Say you got a recall notice for your car. You'd naturally be alarmed, especially after reading that the problem involved Federal Motor Vehicle Safety Standard No. 208 -- "Occupant Crash Protection."
Is something wrong with the brakes? The air bags? The seat belts?
Nope. You know the air-bag warning label on the sun visor? It might peel. That's why you have to bring your vehicle in.
You may scoff, but this hypothetical is something that actually happened to tens of thousands of owners of Chevy Camaros (model years 2013 and 2014).
General Motors also had to issue a stop delivery order to dealers, notes Diane Katz, a research fellow at The Heritage Foundation, and instruct them to inspect the label on each sun visor. If the label was prone to peeling, the entire visor had to be replaced.
I bring this up as an example of the real-world impact of regulations. We don't always see it, but they exact a cost. And according to a new report from Heritage, that cost is growing, along with the number of regulations themselves.
Katz and James Gattuso, a Heritage senior research fellow, found that 27 new major rules were added last year, for a total of 184 over the first six years of the Obama administration. Total cost, as estimated by the regulators themselves: $80 billion annually.
That's "billion" with a "b." Twelve zeros. To count from one to one billion by ones would take 95 years. With $1 billion, you could buy more than 32 million new cars. A "human tower" of one billion kids could reach past the moon.
Now multiply that amount times 80. That's the cost, in one year alone, of the Obama-era regulations we're discussing here.
And that doesn't even come close to summing up the full regulatory reach from Washington. Because the cost above, as I noted, is for "major rules," or ones that are expected to cost the economy $100 million annually. Many other rules fall below that threshold ... but that doesn't mean they don't cost a lot, especially when added up.
Moreover, Gattuso and Katz say, there are "scores of other rules in the pipeline." These include "directives to farmers for growing and harvesting fruits and vegetables; strict limits on credit access for service members; and yet another redesign of light bulbs."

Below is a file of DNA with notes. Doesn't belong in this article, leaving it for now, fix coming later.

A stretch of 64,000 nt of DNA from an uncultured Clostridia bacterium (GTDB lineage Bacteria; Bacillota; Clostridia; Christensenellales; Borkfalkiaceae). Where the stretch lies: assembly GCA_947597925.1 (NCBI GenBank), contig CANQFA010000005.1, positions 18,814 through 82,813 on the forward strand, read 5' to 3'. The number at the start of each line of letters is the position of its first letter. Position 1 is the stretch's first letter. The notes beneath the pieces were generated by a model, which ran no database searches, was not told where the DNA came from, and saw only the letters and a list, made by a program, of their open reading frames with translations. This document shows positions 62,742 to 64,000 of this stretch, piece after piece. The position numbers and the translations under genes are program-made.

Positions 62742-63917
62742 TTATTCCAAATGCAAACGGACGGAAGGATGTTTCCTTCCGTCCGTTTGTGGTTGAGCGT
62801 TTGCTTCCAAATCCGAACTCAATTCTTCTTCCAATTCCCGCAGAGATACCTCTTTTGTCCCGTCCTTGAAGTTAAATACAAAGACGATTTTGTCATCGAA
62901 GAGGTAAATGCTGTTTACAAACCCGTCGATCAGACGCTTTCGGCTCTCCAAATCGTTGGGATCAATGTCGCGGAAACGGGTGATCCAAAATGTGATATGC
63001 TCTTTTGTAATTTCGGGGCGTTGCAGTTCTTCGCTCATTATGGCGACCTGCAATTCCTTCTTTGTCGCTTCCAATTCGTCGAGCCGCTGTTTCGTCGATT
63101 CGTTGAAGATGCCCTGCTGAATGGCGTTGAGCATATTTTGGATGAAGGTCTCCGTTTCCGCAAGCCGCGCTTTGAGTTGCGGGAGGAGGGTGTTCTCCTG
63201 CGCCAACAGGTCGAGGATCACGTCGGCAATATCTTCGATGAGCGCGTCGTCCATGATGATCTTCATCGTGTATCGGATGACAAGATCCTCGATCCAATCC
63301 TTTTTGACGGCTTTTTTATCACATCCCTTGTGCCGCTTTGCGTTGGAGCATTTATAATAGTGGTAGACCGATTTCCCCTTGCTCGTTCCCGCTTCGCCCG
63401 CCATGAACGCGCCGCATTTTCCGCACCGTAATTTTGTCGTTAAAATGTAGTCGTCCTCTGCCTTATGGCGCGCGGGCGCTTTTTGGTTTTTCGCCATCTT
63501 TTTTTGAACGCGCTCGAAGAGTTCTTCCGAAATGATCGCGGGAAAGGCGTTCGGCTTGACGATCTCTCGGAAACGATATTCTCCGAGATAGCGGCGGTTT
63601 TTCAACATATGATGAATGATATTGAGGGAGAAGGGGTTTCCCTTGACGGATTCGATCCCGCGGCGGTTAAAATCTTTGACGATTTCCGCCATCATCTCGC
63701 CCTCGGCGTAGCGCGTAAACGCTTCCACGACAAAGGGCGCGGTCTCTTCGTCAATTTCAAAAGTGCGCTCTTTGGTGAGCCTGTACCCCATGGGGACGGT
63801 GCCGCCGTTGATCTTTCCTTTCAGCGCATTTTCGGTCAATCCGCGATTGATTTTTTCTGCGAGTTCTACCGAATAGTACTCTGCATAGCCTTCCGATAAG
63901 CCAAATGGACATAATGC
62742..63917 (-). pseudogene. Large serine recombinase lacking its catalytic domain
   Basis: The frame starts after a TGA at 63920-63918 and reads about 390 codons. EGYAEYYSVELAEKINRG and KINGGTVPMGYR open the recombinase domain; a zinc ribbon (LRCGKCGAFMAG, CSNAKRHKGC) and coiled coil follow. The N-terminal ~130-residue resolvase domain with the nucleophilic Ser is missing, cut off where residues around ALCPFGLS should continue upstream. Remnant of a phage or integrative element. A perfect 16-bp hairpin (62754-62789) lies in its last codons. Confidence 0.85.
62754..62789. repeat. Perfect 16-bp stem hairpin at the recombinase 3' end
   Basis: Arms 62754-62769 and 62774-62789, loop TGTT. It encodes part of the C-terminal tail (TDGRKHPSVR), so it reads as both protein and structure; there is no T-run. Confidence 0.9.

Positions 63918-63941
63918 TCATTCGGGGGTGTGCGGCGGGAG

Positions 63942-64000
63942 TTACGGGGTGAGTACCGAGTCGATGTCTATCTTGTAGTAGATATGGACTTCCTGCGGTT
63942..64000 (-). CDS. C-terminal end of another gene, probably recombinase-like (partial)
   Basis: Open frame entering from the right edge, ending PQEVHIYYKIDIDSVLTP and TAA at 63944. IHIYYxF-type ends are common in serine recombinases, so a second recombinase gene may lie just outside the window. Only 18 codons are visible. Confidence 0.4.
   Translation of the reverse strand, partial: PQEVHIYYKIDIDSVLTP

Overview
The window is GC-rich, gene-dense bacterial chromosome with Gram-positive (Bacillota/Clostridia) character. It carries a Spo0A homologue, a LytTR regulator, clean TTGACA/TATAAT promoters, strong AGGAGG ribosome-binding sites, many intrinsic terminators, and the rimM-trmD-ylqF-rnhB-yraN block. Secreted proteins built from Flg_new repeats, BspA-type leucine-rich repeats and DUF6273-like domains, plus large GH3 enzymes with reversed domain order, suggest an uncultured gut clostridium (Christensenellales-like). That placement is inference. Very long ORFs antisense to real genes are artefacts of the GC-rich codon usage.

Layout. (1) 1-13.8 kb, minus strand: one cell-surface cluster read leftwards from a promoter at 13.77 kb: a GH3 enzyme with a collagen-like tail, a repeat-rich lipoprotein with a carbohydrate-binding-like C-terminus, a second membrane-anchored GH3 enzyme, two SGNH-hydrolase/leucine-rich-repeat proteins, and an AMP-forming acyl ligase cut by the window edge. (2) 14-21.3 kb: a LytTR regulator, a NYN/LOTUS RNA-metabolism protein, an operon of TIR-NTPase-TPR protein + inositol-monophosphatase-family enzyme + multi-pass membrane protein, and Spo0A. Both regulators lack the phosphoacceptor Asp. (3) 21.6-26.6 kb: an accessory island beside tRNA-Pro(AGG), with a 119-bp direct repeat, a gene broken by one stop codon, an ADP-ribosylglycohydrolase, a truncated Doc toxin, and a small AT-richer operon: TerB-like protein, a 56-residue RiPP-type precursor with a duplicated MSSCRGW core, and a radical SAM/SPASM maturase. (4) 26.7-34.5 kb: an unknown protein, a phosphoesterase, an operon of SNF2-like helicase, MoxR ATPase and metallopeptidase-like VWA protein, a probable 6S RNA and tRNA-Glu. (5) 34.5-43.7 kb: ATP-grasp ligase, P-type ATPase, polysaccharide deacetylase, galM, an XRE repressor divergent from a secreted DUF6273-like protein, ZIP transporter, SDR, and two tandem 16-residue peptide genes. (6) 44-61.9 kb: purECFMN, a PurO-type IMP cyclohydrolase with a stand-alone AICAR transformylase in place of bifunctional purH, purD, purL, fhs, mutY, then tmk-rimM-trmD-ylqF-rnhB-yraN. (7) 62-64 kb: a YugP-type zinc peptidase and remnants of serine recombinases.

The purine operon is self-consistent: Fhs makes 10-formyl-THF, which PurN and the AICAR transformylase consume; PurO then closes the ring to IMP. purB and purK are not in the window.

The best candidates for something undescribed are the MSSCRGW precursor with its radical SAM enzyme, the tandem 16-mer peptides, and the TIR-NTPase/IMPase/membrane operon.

Ah, good. Because those expensive, mercury-filled CFL bulbs have worked out so well, haven't they?
Unfortunately, the regulators don't stop at meddling with your light sources. The Department of Energy ranked second in the number of major rules issued in 2014, all of which restrict energy use by various appliances and other electrical gadgets, including adaptors for cellphones and laptops, and coolers in ice-cream parlors and grocery stores.
When you pay top dollar for a new refrigerator, for example, don't assume it's simply that you're being gouged by the manufacturer. The companies that make refrigerators are operating under stricter energy-conservation standards issued by the government last year for commercial refrigeration equipment -- and it's costly to do so.
Regulations are also making it more expensive to use your bank. Rules are still being issued under the Dodd-Frank financial-reform legislation of 2010. It's at 19,000 pages of regulations so far, and counting. Only a little over half of the expected Dodd-Frank rules are out so far, and they've already created higher banking costs and fewer investment options.
This regulatory tide will keep surging unless Congress does something about it. Among the common-sense solutions Gattuso and Katz propose: requiring congressional approval of any new major regulations that agencies promulgate, stipulating that all major regulations have an expiration ("sunset") date, and mandating "impact assessments" of proposed laws before they're passed.
After all, the economic damage inflicted by the flood of regulation coming out of Washington dwarfs the danger of a peeling air-bag warning sticker.
Ed Feulner is founder of The Heritage Foundation (www.heritage.org).
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